The Neuroscience and Psychology of Fear

Fear, as a phenomenon, is omnipresent. The statement could be easily verified by how common doomsday predictions, fear mongering, and conspiracy theories are. Social events such as Steven Colbert's Rally to Keep Fear Alive are only some of the evidence. Further, many believe that subliminal messages embedded in media somehow influence the human mind. While that seems exaggerated, it is scientifically plausible to show something for such a short time that the brain registers it, but without any conscious awareness of what has been seen. Regardless, such far fetched suggestions are far beyond the topic of the present short essay, the purpose of which is to outline fear conditioning and extinction as documented in the academic literature.

Japan is renown, aside from electronics, anime and other elements, for its shockingly scary movies, a premiere of one of them allegedly being so scary that it had to be banned from show, due to heart attacks at the premiere. Film festivals such as Fantasia center on such thematic motion pictures. Moreover, fear is a strong motivator, and to judge by the horror movie genre and amusement parks popularity, actually a feeling many seek out.

Neuroscientifically, the brain structure mostly associated with the emotion is the amygdala (Wilensky et al., 2006; Pare et al., 2004). Interestingly, anxiety differs from fear in that anxiety is fright of something unconfirmed, whereas fear relates to something certain (i.e. if there is a lion in one's room and one is afraid, then that constitutes fear, but if one thinks there might be a monster under one's bed, then that represents anxiety).


A fearful reaction. CGI (Computer Generated Imagery). Image: Copyright ©

Naturally, fear and anxiety are very important for anxiety disorders and other troubles related to abnormal psychology. Perhaps, the most obvious example of such ailments is GAD (Generalized Anxiety Disorder, characterized by chronic and excessive worry about almost everything).

Further, classical conditioning refers to the technique pioneered by Ivan Pavlov at the beginning of the 20th century. Fear conditioning works in a similar way. A famous story is that of little Albert, who was thus conditioned to fear white fluffy animals. So, fear conditioning works in the same way as classical conditioning. An initially neutral stimulus is repeatedly paired with one that elicits fear, and eventually, the neutral stimulus comes to be experienced as frightening.

dog experiment
Classical conditioning - famous Pavlov's dogs experiment explained graphically. CGI (Computer Generated Imagery). US - Unconditioned or Unconditional Stimulus (terms used interchangeably, salivation to food); CS - Condititoned or Conditional Stimulus (sound of a bell, paired repeatedly with food); UR - Unconditioned or Unconditional Response (salivation to food); CR - Conditioned or Conditional Response (salivation to bell sound). Image: Copyright ©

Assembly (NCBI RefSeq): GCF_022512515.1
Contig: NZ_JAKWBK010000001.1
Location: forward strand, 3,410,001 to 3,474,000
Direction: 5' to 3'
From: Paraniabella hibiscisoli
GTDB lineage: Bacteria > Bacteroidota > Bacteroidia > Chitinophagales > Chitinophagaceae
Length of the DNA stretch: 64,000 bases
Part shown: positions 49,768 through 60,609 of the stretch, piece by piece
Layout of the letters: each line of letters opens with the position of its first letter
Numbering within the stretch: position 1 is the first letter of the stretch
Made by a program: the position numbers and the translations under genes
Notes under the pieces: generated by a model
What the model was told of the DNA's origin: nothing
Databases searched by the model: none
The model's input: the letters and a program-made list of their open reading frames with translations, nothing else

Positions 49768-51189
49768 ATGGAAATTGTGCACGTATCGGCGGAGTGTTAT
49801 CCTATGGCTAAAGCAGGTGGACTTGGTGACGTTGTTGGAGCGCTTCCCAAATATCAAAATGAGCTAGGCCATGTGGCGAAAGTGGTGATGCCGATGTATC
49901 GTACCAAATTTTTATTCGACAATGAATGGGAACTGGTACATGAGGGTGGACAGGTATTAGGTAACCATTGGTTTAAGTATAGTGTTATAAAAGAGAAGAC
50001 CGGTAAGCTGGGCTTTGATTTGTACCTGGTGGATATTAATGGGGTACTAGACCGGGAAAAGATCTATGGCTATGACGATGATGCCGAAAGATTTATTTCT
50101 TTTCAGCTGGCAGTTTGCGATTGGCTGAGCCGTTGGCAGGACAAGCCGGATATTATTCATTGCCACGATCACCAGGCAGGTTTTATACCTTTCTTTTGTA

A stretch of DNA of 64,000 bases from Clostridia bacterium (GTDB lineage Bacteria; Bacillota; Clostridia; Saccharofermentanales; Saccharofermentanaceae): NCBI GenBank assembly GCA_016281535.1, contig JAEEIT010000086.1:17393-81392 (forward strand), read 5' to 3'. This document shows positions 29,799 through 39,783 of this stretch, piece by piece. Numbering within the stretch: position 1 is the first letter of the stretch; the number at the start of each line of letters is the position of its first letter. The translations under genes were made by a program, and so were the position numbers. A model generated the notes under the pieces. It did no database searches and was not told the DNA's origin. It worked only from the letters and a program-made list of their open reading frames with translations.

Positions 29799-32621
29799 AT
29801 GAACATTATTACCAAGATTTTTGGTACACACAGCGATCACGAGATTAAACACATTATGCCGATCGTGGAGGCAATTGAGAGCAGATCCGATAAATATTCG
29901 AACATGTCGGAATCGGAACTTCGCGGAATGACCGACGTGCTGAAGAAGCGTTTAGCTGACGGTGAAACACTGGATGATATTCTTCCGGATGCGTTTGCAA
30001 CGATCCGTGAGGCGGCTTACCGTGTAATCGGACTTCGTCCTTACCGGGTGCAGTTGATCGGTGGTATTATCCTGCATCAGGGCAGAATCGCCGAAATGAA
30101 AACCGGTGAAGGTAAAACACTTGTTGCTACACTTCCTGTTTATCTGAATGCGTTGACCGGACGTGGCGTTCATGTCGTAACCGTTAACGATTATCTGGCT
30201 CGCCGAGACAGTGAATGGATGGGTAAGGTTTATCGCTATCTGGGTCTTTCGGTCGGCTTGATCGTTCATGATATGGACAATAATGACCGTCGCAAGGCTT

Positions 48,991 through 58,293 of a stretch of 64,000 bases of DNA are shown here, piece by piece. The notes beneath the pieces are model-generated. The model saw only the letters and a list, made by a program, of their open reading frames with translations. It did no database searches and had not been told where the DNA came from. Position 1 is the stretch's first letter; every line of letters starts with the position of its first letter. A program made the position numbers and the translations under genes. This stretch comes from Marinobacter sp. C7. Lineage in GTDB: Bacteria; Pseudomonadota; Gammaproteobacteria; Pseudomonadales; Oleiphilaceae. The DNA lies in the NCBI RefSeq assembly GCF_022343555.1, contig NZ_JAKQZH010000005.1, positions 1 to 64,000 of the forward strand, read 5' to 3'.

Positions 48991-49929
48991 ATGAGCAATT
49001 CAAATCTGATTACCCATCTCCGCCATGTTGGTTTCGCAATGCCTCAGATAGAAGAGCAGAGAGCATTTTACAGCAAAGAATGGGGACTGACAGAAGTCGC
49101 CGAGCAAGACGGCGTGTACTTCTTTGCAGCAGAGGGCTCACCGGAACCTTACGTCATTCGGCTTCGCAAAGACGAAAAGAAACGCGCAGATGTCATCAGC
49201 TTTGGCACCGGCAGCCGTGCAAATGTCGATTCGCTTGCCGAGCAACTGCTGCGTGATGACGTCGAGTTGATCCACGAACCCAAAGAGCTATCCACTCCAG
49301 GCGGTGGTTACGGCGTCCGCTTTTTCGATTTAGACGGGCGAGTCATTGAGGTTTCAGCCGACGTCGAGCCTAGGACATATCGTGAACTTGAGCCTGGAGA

Widely used in the treatment of phobias (irrational fears, such as acrophobia: fear of heights, arachnophobia: fear of spiders, agoraphobia with or without panic attack: fear of crowded places, claustrophobia: fear of enclosed spaces, and so on). Individuals suffering from these afflictions, often realize that their worries are unsubstantiated, but simply cannot do much about them. Fear extinction takes advantage of the reverse mechanism to treat phobias. For example, in desensitization, a scary stimulus is presented gradually in a safe environment (i.e. supervised by a mental health professional), and in time, the person gets more and more confortable and can potentially get rid of the fear all together.


The lion (pantera leo, feline) has long been considered as symbolizing courage and valor, as evidenced, among other things, by such titles as Richard the Lion Heart. CGI (Computer Generated Imagery). Image: Copyright ©

Finally, Silverstein et al. (2011) explain that fear is processed at different levels in the brain. Thus, there appear to be cortical and subcortical pathways in the brain’s interpretation of aversive stimuli. Using neuroimaging techniques, the authors confirmed the involvement of the amygdala, but also of the thalamus, visual cortex, orbitofrontal cortex (OFC) and prefrontal cortex (PFC).


  • Pare, D., Quirk, G. L. & LeDoux, J. E. (2004). New vistas on amygdala networks in conditioned fear. Journal of Neurophysiology, 92: 117-33.
  • Silverstein, D., Lansner, A., Ingvar, M. & Ohman, A. (2011). A neural model of human fear pathways based on anatomical and neuroimaging data. BMC Neuroscience, 12, P241-2.  From the Twentieth Annual Computational Neuroscience Meeting: Stockholm, Sweden.
  • Wilensky, A. E., Schafe, G. E., Kristensen, M. P. & LeDoux, J. E. (2006). Rethinking the fear circuit: The central nucleus of the amygdala is required for the acquisition, consolidation, and expression of Pavlovian fear conditioning. Journal of Neuroscience, 26: 12387-96.